The Unicorn in the Garden

James Thurber (1894 -1961) was a skilful American short story writer. He was born in Ohio
and worked as a journalist for “The New Yorker”. He mainly wrote fables, short stories, and essays,
but he drew also sketches and illustrations, where his delicately grotesque sense of humour comes
out. Many are the collections of his works; the most important are: “The Seal in the Bedroom”
(1932), “Thurber’s men, women and dogs” (1932), “The Thurber Carnival” (1945), from which the
story about the Unicorn is taken. His special kind of humour, meaningful and nonsensical at the
same time, was highly popular with his readers, who were children as well as adults.
The Unicorn in the Garden
1. Once upon a sunny morning a man who sat at his breakfast looked up from his scrambled eggs
2. to see a white unicorn with a golden horn quietly cropping the roses in the garden. The man went
3. up to the bedroom where his wife was still asleep and woke her. "There's a unicorn in the gar4. den," he said. "Eating roses." She opened one unfriendly eye and looked at him. "The unicorn is
5. a mythical beast," she said, and turned her back on him. The man walked slowly downstairs and
6. out into the garden. The unicorn was still there; he was now browsing among the tulips.
7. "Here, unicorn," said the man and pulled up a lily and gave it to him. The unicorn ate it grave8. ly. With a high heart, because there was a unicorn in his garden, the man went upstairs and
9. roused his wife again. "The unicorn," he said, "ate a lily." His wife sat up in bed and looked at
10. him, coldly. "You are a booby," she said, "and I am going to have you put in a booby-hatch."
11. The man, who never liked the words "booby" and "booby-hatch," and who liked them even less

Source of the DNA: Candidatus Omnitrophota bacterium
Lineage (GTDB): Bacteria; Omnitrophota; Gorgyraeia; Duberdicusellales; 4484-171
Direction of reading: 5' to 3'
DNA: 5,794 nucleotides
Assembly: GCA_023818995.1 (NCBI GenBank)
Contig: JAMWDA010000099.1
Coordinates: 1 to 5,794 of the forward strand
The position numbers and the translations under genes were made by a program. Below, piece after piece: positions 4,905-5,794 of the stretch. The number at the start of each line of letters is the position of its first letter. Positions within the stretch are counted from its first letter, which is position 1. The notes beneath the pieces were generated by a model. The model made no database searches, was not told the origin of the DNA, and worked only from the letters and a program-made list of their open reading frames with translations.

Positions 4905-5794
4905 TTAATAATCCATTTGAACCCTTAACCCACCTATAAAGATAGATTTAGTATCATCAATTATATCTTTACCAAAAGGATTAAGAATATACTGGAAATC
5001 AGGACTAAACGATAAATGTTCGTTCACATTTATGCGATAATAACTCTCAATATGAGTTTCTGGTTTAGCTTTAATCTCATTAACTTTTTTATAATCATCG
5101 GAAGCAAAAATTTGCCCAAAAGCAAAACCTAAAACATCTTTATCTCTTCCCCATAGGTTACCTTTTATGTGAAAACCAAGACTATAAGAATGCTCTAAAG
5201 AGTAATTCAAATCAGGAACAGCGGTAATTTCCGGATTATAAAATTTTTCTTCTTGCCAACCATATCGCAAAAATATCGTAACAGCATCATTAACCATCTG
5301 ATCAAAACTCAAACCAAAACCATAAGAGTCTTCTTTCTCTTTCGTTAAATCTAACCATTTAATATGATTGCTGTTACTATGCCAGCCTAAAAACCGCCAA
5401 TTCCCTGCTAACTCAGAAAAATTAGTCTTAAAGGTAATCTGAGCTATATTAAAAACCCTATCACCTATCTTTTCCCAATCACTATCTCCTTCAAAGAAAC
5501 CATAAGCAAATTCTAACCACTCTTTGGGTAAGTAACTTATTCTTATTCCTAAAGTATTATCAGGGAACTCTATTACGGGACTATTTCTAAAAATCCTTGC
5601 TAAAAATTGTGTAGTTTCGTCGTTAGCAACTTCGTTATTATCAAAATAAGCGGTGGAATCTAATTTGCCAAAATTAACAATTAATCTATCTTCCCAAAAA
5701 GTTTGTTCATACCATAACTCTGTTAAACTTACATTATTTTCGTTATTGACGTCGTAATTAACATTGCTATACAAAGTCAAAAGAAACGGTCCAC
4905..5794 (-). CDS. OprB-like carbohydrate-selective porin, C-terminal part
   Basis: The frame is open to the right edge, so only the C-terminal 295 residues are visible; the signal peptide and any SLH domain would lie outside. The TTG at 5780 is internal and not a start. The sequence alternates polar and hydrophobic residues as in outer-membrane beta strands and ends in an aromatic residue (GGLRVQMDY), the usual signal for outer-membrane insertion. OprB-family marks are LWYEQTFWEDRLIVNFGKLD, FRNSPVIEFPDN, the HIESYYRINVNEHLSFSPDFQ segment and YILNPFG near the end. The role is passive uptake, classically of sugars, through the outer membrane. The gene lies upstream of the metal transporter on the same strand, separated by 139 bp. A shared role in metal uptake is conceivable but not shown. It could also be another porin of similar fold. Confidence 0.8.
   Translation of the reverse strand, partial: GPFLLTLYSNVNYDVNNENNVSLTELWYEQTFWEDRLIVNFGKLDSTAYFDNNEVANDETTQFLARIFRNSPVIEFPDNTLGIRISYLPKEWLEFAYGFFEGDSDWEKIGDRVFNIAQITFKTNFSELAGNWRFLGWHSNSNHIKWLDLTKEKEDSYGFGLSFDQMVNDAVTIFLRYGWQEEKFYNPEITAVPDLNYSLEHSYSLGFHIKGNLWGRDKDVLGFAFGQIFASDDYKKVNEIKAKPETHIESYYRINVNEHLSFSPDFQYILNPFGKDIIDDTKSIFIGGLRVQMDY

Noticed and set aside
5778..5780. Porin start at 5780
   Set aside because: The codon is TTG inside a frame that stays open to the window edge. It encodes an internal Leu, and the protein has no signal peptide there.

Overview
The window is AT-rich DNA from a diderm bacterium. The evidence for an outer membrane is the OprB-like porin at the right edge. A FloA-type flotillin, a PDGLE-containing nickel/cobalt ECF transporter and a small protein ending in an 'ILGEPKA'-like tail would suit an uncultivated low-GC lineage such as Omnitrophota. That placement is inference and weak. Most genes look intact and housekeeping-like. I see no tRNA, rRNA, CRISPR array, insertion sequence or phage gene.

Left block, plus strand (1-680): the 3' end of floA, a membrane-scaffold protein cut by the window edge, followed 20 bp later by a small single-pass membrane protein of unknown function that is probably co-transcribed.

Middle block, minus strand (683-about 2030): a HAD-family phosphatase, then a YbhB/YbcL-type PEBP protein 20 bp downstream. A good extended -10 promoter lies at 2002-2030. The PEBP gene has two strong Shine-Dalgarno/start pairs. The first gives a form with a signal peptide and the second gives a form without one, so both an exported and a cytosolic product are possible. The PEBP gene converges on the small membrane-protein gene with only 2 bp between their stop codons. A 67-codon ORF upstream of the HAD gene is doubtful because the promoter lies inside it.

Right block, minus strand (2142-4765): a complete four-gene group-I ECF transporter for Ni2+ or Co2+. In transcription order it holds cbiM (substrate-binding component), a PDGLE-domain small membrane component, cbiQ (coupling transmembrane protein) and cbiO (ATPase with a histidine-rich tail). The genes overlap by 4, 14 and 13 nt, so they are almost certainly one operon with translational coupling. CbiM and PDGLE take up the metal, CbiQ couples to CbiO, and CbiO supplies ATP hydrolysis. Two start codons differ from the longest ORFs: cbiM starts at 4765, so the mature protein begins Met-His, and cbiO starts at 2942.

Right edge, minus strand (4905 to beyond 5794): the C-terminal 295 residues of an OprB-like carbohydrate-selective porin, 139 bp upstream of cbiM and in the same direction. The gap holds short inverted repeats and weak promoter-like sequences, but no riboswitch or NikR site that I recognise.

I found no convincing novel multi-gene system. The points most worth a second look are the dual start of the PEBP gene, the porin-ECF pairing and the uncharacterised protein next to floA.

12. on a shining morning when there was a unicorn in the garden, thought for a moment. "We'll
13. see about that," he said. He walked over to the door. "He has a golden horn in the middle of
14. his forehead," he told her. Then he went back to the garden to watch the unicorn; but the uni15. corn had gone away. The man sat among the roses and went to sleep.
16. And as soon as the husband had gone out of the house, the wife got up and dressed as fast as
17. she could. She was very excited and there was a gloat in her eye. She telephoned the police and
18. she telephoned the psychiatrist; she told them to hurry to her house and bring a strait-jacket.
19. When the police and the psychiatrist arrived, they sat down in chairs and looked at her with
20. great interest. "My husband," she said, "saw a unicorn this morning." The police looked at
21. the psychiatrist and the psychiatrist looked at the police. “He told me it ate a lily”, she said.
22. The psychiatrist looked at the police and the police looked at the psychiatrist. "He told me it had
23. a golden horn in the middle of its forehead," she said. At a solemn signal from the psychiatrist,
24. the police leaped from their chairs and seized the wife. They had a hard time subduing her, for
25. she put up a terrific struggle, but they finally subdued her. Just as they got her into the strait26. jacket, the husband came back into the house.
27. "Did you tell your wife you saw a unicorn?" asked the police. "Of course not," said the hus28. band. "The unicorn is a mythical beast." "That's all I wanted to know," said the psychiatrist.
29. "Take her away. I'm sorry, sir, but your wife is as crazy as a jay bird." So they took her
30. away, cursing and screaming, and shut her up in an institution. The husband lived happily
31. ever after.
32. Moral: Don't count your boobies until they are hatched.